This portrait of three sisters is one of Matisse's master works. Three young brunettes are seated before a bistre background. Two of the young women look out at us while the last one is absorbed in her reading. The painter successfully creates a perfect balance between various seemingly incompatible elements: the different attitudes of the three sisters, the discordant colours, the impression of juxtaposition of several levels of perspective. Multiple sources helped inspire this painting: Manet's (1832-1883) painting, Japanese engraving and the painting Les dames de Gand [The Three Gand Ladies] which is conserved at the Louvre and at the time attributed to Jacques-Louis David (1748-1825), could have been inspirational for Matisse. At the time, Matisse's interest in this subject was expressed many times and gave rise to different versions. As such, we know of three paintings that also depict three sisters, each time in different clothing and poses, conserved at the Barnes Foundation in Philadelphia. That is probably where an explanation can be found for the painting's presence at the Musée de l'Orangerie. In fact, the art dealer Paul Guillaume contributed a great deal to the constitution of Doctor Barnes' (1872-1951) collection and it is very likely that Matisse's paintings representing the three sisters came through his gallery before arriving in the United States. It was one of the few works that Paul Guillaume bought at a public sale, certainly in memory of the paintings ceded to Doctor Barnes.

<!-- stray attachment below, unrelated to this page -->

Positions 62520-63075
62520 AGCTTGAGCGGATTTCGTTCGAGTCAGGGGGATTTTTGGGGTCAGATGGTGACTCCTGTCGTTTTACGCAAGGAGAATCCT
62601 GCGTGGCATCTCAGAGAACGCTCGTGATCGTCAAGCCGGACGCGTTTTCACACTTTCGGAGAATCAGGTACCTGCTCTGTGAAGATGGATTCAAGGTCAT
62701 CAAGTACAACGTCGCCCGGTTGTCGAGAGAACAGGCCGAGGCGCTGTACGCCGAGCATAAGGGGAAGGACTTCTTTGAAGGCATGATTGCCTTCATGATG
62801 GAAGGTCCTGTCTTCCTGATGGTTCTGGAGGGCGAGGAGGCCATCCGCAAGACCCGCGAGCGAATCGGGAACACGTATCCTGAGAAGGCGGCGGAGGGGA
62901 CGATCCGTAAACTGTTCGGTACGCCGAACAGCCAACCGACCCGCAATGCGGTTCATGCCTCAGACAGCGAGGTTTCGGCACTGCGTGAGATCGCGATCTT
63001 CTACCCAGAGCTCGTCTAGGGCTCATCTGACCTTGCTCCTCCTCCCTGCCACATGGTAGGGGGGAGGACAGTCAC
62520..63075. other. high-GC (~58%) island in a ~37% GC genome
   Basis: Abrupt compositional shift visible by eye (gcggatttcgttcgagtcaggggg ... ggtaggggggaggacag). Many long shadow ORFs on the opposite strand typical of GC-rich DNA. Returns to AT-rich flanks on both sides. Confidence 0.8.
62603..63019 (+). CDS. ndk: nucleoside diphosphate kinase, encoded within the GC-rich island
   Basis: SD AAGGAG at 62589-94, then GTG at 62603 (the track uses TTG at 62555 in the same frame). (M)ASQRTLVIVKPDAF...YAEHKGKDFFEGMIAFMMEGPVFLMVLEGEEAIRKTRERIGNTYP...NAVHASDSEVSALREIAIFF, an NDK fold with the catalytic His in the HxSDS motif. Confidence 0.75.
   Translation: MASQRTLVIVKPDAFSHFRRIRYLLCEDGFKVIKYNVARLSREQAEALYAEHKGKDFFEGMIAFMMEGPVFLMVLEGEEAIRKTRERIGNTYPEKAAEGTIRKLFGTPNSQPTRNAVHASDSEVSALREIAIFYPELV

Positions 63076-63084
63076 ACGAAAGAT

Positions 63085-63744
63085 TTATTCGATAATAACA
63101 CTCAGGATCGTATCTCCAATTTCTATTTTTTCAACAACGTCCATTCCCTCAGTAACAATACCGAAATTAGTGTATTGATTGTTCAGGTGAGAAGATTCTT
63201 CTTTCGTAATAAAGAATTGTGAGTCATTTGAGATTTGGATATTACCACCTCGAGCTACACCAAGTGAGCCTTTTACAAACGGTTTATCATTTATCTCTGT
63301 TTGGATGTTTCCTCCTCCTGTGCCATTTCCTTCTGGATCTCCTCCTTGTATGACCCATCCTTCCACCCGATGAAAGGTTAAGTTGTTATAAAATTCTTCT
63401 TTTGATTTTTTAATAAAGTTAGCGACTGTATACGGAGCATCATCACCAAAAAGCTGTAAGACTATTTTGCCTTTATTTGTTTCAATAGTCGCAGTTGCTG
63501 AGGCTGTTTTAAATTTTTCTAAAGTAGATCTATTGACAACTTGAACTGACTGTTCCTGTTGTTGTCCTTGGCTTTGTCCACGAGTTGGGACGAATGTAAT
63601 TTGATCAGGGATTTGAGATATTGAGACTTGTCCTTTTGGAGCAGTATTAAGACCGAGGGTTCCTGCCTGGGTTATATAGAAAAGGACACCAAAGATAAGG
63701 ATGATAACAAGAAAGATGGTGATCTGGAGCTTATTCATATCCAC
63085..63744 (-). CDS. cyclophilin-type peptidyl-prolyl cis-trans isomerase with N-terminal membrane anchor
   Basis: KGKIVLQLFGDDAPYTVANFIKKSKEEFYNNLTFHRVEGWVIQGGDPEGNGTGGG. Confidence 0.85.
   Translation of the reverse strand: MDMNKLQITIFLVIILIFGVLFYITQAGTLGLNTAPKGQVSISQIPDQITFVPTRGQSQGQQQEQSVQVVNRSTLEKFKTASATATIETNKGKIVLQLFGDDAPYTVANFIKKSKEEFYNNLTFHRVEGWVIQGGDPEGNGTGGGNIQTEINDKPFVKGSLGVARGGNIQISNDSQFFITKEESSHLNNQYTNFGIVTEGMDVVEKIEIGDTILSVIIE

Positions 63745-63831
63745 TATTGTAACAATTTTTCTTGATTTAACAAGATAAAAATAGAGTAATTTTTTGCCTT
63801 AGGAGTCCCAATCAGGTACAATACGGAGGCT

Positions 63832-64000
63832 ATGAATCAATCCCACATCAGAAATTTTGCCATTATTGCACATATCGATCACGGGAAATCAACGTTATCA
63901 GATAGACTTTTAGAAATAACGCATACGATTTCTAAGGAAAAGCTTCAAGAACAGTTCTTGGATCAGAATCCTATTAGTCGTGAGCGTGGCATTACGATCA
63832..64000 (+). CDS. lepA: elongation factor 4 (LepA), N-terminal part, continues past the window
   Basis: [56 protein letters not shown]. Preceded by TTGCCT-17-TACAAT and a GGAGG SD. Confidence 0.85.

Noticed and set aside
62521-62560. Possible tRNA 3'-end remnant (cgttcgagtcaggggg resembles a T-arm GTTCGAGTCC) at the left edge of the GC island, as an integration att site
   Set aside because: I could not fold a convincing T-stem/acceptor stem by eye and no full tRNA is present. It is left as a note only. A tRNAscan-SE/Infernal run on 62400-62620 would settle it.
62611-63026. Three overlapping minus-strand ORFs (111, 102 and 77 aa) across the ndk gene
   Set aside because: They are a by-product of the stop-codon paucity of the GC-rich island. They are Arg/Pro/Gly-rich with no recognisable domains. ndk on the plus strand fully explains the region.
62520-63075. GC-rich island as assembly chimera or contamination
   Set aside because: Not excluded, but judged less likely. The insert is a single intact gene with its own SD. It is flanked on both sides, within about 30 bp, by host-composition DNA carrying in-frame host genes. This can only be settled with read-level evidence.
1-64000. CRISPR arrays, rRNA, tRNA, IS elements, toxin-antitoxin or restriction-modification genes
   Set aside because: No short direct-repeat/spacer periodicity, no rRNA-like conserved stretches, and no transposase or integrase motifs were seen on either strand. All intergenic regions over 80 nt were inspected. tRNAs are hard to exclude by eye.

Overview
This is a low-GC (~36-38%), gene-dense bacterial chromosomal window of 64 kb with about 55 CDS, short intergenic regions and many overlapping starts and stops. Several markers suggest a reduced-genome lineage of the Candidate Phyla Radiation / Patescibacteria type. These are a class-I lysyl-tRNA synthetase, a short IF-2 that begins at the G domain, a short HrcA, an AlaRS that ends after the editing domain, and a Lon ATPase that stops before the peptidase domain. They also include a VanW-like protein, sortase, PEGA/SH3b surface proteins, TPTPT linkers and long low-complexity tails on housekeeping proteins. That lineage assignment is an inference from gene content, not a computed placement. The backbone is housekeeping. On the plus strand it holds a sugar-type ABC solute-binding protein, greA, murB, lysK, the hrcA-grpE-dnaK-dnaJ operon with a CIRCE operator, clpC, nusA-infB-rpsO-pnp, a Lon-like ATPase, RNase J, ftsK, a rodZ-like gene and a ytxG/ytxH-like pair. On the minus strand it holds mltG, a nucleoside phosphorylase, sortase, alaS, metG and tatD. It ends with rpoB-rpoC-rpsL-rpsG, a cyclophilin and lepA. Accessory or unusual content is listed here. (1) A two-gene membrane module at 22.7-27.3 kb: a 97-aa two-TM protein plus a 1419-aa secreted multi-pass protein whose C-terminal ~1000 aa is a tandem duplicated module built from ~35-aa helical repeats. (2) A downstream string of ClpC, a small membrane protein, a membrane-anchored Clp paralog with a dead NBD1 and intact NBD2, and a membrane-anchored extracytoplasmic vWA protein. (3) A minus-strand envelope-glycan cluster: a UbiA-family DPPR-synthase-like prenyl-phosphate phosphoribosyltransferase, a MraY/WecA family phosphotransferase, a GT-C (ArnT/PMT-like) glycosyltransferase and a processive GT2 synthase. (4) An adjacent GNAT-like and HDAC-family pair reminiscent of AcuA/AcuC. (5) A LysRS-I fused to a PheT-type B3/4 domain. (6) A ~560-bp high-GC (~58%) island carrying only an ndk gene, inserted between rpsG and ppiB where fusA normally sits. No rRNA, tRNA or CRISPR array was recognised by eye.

Provenance: Auguste Pellerin; vente Pellerin, 7 mai 1926, Paris n°66 (repr.); Paul Guillaume; Domenica Walter